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Uber marks four years in S'pore with 1m active riders

Team of Uber Singapore, which recently moved into Guoco Tower, grows from three employees in 2013 to over 300

Aside from drivers (or driver-partners, as Uber calls them), Uber's success in Singapore must be attributed to government stakeholders, as well as Uber riders and its employees, says Mr Tseng.


UBER last week celebrated its fourth anniversary in Singapore by announcing a milestone of more than a million active riders.

Warren Tseng, Uber Singapore's general manager, said the number marks 20 per cent of Singapore's population, and is based on private-hire vehicles alone.

"This is quite an achievement considering that there wasn't anything of that sort four years ago," he told The Business Times in a recent interview.

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In 2013, Singapore became the first country in Asia to land Uber's services. Today, the average wait time for a ride here is 3.4 minutes. This is superior to the wait time of 31/2 minutes in San Francisco (Uber's base), but not to that in London (2.3 minutes) and New York City (three minutes).

Mr Tseng said: "We have fundamentally changed the way people get around with the kind of smart innovation that moves Singapore forward. Riders are now accustomed to enjoying safe, reliable and affordable rides at the touch of a button."

However, it could take a while before Uber's flying taxis arrive in the Republic. These small, electric aircraft that take off and land vertically, and reportedly operate with zero emissions, will be deployed in Texas and Dubai by 2020, Uber said last month.

When asked if flying taxis by Uber could be a thing in Singapore soon, Mr Tseng said: "We don't have an update beyond what was previously announced globally."

He said, however, to expect more collaborations involving Uber throughout South-east Asia.

This follows Uber Singapore's recent alliance with Lazada and Netflix on LiveUp, a membership programme whose offers include e-commerce promotions on Lazada and Lazada-owned RedMart; a free six-month subscription to Netflix; and discounts on Uber rides.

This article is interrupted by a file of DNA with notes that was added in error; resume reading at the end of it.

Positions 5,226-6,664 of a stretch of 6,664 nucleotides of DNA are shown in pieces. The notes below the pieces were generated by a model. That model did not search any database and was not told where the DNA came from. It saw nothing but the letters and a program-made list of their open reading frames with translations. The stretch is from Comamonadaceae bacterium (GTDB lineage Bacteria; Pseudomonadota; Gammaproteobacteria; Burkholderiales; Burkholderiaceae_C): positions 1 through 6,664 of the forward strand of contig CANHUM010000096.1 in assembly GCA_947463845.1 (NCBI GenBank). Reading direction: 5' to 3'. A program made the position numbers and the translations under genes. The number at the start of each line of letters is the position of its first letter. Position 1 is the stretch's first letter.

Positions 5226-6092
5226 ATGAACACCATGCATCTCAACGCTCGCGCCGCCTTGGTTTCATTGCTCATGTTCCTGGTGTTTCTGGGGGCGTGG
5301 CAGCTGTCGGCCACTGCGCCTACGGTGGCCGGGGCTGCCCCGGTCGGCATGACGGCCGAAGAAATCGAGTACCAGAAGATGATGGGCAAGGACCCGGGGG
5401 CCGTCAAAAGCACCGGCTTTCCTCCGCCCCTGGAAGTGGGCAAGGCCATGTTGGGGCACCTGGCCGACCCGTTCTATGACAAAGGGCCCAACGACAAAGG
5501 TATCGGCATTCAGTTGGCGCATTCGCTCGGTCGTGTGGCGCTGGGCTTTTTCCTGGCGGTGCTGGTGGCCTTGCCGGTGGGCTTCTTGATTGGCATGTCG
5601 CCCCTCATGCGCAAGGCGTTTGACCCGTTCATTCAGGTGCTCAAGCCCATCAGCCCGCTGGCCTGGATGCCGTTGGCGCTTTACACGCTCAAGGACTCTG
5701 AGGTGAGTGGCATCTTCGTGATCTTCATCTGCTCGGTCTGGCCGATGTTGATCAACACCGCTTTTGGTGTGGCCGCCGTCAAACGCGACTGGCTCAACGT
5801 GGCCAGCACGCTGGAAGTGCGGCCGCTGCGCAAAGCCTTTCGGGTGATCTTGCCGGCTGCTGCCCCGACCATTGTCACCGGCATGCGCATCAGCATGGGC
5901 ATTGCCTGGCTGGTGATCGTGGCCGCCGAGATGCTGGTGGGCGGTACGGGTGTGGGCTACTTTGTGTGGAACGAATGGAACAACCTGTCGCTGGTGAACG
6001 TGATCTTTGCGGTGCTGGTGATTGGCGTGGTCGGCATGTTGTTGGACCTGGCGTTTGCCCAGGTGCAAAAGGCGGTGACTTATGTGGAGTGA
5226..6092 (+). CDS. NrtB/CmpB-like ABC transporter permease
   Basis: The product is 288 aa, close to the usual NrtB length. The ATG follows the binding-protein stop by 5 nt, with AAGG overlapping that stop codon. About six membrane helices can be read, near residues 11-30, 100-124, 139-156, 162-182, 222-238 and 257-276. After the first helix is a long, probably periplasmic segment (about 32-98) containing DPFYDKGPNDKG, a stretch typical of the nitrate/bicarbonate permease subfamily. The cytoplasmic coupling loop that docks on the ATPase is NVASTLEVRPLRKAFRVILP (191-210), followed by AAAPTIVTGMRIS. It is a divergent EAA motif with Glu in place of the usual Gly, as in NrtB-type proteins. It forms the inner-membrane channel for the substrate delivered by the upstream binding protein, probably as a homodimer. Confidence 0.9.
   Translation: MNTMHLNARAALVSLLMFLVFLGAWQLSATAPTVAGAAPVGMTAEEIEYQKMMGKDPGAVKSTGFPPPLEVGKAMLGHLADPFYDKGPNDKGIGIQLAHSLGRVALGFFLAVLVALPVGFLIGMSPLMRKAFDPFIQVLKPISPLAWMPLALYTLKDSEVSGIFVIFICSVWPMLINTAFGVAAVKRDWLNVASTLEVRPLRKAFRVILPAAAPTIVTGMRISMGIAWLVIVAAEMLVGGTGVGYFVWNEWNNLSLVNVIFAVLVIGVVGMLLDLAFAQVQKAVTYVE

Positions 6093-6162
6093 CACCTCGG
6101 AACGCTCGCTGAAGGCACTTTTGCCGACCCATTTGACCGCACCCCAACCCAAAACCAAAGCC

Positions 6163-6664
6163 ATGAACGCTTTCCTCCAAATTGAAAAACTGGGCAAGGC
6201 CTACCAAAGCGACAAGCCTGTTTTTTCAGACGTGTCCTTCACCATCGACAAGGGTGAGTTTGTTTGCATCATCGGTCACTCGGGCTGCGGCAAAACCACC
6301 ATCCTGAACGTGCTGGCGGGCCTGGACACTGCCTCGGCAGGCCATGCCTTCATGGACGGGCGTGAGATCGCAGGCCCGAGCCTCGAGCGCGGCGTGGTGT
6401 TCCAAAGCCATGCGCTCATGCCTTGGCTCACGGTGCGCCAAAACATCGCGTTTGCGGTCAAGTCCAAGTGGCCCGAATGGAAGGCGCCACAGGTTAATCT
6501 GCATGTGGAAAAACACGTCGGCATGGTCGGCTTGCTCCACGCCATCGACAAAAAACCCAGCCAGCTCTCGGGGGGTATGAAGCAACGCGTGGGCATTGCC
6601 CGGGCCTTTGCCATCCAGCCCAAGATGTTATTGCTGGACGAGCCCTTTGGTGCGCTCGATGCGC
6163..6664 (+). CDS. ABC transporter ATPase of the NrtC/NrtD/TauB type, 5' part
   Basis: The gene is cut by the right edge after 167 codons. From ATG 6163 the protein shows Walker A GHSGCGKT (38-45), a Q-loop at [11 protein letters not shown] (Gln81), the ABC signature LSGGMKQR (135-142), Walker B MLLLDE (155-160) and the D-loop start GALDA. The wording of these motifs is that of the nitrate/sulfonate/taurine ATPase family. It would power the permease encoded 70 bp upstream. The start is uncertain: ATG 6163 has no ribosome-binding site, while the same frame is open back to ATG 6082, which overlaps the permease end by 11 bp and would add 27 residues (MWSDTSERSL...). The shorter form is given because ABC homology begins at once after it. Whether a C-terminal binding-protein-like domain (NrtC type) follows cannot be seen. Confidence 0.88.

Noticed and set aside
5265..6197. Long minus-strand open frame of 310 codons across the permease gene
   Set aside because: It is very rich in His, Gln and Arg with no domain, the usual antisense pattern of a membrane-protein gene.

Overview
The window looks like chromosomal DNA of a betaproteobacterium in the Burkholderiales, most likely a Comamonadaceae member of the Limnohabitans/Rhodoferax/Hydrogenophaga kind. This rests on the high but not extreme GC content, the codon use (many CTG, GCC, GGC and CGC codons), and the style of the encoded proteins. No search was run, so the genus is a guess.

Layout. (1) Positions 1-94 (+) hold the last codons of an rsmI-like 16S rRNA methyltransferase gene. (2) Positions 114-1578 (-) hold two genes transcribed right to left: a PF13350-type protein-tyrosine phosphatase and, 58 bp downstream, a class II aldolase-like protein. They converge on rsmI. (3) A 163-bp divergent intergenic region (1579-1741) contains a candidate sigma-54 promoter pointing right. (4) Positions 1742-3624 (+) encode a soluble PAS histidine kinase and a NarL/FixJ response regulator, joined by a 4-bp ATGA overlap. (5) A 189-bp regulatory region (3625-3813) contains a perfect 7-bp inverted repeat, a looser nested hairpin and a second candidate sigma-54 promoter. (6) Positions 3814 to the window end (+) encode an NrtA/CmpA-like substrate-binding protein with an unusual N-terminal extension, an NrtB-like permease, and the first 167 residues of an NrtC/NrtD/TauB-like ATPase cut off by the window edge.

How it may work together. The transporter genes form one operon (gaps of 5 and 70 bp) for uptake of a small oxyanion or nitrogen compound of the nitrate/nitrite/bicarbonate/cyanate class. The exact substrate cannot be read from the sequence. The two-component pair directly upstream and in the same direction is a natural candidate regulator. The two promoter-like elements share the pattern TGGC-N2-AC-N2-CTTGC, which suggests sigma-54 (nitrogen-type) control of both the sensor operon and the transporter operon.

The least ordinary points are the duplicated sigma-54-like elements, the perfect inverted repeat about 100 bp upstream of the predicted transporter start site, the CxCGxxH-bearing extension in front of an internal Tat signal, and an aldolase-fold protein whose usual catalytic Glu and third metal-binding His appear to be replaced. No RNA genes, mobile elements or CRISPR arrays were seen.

Some observers compared LiveUp to Amazon Prime, and said it could be a team-up ahead of Amazon's expected entry into Singapore, the market that Amazon is targeting as its first entry point into South-east Asia. Mr Tseng said: "This (LiveUp) is just the beginning."

Meanwhile, even as Uber has evolved its innovations beyond ridesharing to food delivery service UberEats and on-demand car rental service smove, it has not lost sight of its creed: Push a button, get a ride.

Mr Tseng said: "It is all about solving the transportation problem of the city. We start with the city and build products that address the needs of the city."

The top destination among Uber riders in Singapore is found to be Changi Airport. The most number of trips taken by a single rider is 1,400, and the most popular destinations for Singaporeans (based on their usage of Uber overseas) are Malaysia, Australia and the United States.

Just under half (46 per cent) of Uber's "tens of thousands" of drivers drive less than 10 hours per week. The majority are "family-oriented" and "desire a sense of autonomy and control over their lives", Mr Tseng shared.

Aside from drivers (or driver-partners, as Uber calls them), Mr Tseng said that Uber's success in Singapore must be attributed to government stakeholders, as well as Uber riders and its employees.

The Uber Singapore team has grown from three employees in 2013 to over 300 - and recently moved into Uber's newest office at Guoco Tower. The space is said to be able to accommodate about 550 people, and has a pantry that serves lunch daily.

The office has no individual dustbins. Mr Tseng said: "Garbage disposal is located around work areas for easy recycling and to discourage people from producing waste."

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